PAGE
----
Ok, so the attention-grabbing headline is a bit spurious. But there’s a very important message that we need to follow as we move into the world of big data and marketing analytics. And for the folks reading this, I’m referring to big data (marketing) and not the other facets that are utilising data in this new world – security, data privacy, profiling etc.
The thing is with data, care must be taken at every step of a big insight project to ensure you don’t stumble into pitfalls which could lead to wasted time and money, and believe me the wrong directive or correlation from big data can be very expensive, business-ending even…
Think Gerald Ratner using code.
For the benefit of those who are interested in Nicolas Cage and the correlation of people drowning each time he releases a film, click below.
Gleaning insight to this spurious correlation would mean, either finding another actor (bad for business MK1) or use Nicholas but employ 1000’s of life-guards to patrol swimming pools each time he releases a movie – (bad for business MK2).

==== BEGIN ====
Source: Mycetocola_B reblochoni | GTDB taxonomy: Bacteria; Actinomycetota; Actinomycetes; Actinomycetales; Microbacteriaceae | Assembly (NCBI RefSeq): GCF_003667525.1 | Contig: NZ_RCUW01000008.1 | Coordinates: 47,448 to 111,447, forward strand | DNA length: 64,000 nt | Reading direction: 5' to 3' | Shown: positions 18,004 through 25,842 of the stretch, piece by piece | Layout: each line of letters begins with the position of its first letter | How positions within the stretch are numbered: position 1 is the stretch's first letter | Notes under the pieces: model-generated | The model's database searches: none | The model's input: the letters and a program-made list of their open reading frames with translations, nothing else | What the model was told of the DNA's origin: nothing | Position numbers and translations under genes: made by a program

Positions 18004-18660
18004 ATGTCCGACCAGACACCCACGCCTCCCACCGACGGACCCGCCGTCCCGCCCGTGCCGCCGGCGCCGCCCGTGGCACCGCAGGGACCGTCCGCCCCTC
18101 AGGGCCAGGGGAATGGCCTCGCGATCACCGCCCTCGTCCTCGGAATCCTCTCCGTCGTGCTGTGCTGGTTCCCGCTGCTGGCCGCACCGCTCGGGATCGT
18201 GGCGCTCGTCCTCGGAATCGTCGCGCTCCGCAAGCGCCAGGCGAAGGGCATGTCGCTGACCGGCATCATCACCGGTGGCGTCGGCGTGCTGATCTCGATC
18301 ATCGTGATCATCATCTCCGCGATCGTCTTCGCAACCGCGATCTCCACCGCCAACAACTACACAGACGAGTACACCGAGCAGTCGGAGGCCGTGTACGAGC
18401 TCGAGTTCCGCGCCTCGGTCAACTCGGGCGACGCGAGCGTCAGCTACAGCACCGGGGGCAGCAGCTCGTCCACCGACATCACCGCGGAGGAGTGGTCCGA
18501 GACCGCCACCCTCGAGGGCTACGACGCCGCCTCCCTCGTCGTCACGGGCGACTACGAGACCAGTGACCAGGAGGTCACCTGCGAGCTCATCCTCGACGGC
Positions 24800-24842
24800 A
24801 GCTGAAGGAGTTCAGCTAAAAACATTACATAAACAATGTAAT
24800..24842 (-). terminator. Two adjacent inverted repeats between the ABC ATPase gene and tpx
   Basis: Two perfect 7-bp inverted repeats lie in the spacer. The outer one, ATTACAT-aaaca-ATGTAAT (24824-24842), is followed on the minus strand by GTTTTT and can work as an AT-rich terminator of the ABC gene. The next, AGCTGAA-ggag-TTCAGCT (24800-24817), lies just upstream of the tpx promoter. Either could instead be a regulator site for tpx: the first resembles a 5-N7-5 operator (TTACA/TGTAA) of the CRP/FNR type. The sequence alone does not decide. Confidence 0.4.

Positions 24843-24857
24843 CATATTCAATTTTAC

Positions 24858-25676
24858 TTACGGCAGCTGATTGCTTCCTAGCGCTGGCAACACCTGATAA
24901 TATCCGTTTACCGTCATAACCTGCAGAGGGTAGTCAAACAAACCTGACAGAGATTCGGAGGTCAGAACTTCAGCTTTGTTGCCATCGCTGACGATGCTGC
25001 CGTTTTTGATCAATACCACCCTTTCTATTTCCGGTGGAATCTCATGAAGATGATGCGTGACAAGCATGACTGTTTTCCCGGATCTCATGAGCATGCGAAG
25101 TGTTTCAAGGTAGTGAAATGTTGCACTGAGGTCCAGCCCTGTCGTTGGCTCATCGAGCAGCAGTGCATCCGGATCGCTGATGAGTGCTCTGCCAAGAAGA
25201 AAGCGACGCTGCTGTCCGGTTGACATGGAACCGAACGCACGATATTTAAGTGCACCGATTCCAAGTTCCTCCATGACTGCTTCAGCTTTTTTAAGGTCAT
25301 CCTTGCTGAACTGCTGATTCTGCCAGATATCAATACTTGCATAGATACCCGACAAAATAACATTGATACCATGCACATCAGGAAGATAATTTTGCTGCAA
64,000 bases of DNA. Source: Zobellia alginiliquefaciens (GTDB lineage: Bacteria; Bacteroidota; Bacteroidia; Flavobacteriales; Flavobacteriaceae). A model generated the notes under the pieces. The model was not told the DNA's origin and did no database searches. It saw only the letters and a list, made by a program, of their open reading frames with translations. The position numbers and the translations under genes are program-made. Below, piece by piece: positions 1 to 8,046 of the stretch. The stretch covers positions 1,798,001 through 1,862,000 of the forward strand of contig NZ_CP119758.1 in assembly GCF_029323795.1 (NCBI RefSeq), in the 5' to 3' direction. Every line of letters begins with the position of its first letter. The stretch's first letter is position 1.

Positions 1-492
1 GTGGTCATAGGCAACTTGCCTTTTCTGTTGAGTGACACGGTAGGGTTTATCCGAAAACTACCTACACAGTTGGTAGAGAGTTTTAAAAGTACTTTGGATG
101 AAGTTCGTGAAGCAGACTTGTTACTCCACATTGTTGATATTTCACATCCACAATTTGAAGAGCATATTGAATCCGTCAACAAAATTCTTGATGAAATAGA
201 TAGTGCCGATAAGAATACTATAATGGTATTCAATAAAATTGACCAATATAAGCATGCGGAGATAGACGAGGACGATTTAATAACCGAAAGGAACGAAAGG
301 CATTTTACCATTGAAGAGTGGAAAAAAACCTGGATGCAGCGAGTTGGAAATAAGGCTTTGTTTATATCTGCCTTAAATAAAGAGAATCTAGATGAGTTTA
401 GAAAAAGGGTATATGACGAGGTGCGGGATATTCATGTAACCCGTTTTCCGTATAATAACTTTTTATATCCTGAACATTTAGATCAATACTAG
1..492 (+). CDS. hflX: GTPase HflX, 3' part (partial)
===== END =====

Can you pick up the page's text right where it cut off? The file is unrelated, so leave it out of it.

It’s all tongue in cheeck of course. As we base a lot of our marketing strategies on insight, the power of big data becomes more relevant. However, making assumptions is a very dangerous thing, as Nicholas Cage knows full well.
Making the wrong decision based on your analytical data is very easy in inexperienced hands.
Big Data bring’s big responsibility.
Handling big data and analytical insight is business-critical. You should be leveraging all digital channels to gain insight to start with. If you’re not on social media, you are missing a huge opportunity, and more… insights and opportunities to listen to your audience and what they are saying about you.
You should be using Google Analytics and other data tools to find out how people behave on your Website/app.
Lastly, you should be installing an experienced team and hiring the right type of digital smarts to oversee any digital strategy for your business.
I’m off to improve my swimming, as Mr. Cage has a movie coming out later this year. Better safe than sorry, I suppose.